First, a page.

2-- But as many simple folk as are partakers of grace are like little cities fortified by the power of the cross. They only fall from grace for two causes, and perish either because they cannot bear the afflictions that are brought upon them, or because, having tasted the sweets of the pleasures of sin, they continued in them. Those who tread the way cannot go through without temptations. As in childbirth the beggar and the queen have the same pangs, and as the rich man's land and the poor man's alike, if they receive not the necessary culture, cannot bear worthy fruits, so in the culture of the soul not the wise man, not the rich man, reigns in grace, unless through endurance, and afflictions, and many a labour. The life of Christians ought to be of that kind. As honey, being sweet, does not admit of anything bitter or poisonous, so Christians are good to all who come near them, good or bad, as the Lord says, Be ye good, like your heavenly Father. 1 The thing that injures and pollutes a man is from within. Out of the heart proceed evil thoughts? as the Lord says ; because the things which defile the man are from within.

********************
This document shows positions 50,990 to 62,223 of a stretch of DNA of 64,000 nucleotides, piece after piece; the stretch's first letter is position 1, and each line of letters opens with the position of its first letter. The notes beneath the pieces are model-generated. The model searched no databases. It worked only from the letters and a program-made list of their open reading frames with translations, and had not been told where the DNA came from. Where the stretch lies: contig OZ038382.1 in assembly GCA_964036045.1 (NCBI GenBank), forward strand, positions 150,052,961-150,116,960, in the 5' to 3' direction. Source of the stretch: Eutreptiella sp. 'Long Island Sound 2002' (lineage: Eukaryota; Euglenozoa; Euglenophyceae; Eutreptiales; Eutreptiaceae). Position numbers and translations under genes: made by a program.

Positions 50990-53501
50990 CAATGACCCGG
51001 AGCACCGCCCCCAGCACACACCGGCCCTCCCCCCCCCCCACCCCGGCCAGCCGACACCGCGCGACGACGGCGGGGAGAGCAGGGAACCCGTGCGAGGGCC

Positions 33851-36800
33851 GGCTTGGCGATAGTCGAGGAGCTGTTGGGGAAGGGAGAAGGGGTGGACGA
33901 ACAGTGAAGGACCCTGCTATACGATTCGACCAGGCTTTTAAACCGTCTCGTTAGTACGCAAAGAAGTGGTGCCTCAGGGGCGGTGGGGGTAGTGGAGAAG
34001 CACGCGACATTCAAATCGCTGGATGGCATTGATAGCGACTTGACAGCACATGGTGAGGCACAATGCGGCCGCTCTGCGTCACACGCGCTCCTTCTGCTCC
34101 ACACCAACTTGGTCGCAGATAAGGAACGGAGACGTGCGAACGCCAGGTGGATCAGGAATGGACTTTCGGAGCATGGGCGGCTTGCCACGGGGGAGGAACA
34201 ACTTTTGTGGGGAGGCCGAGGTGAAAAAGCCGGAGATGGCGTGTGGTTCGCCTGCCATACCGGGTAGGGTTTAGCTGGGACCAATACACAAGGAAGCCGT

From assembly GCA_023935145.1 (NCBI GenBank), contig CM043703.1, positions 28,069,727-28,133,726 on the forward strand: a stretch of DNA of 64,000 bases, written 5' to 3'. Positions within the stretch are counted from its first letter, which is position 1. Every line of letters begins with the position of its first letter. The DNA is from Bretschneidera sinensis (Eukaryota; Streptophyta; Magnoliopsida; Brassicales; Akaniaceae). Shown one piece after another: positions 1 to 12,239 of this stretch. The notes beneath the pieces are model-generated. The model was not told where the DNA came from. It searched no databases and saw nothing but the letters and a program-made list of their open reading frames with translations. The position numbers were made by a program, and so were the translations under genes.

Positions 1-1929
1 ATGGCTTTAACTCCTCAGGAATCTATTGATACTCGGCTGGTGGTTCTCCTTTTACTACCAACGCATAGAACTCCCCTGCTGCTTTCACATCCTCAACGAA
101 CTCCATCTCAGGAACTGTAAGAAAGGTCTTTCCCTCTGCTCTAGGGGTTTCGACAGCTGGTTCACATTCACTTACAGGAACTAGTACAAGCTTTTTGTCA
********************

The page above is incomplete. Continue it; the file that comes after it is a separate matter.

3-- From within, creeping and advancing in the soul, is the spirit of wickedness, calculating, inciting, which is the veil of darkness, the old man, which those who flee to God must put off, and put on the heavenly, new man, which is Christ. 3 Nothing outside can hurt a man, only the spirit of darkness dwelling in the heart, alive and active ; so that every one in his thoughts ought to possess the conflict, that Christ may shine upon his heart. To whom be glory for ever. Amen.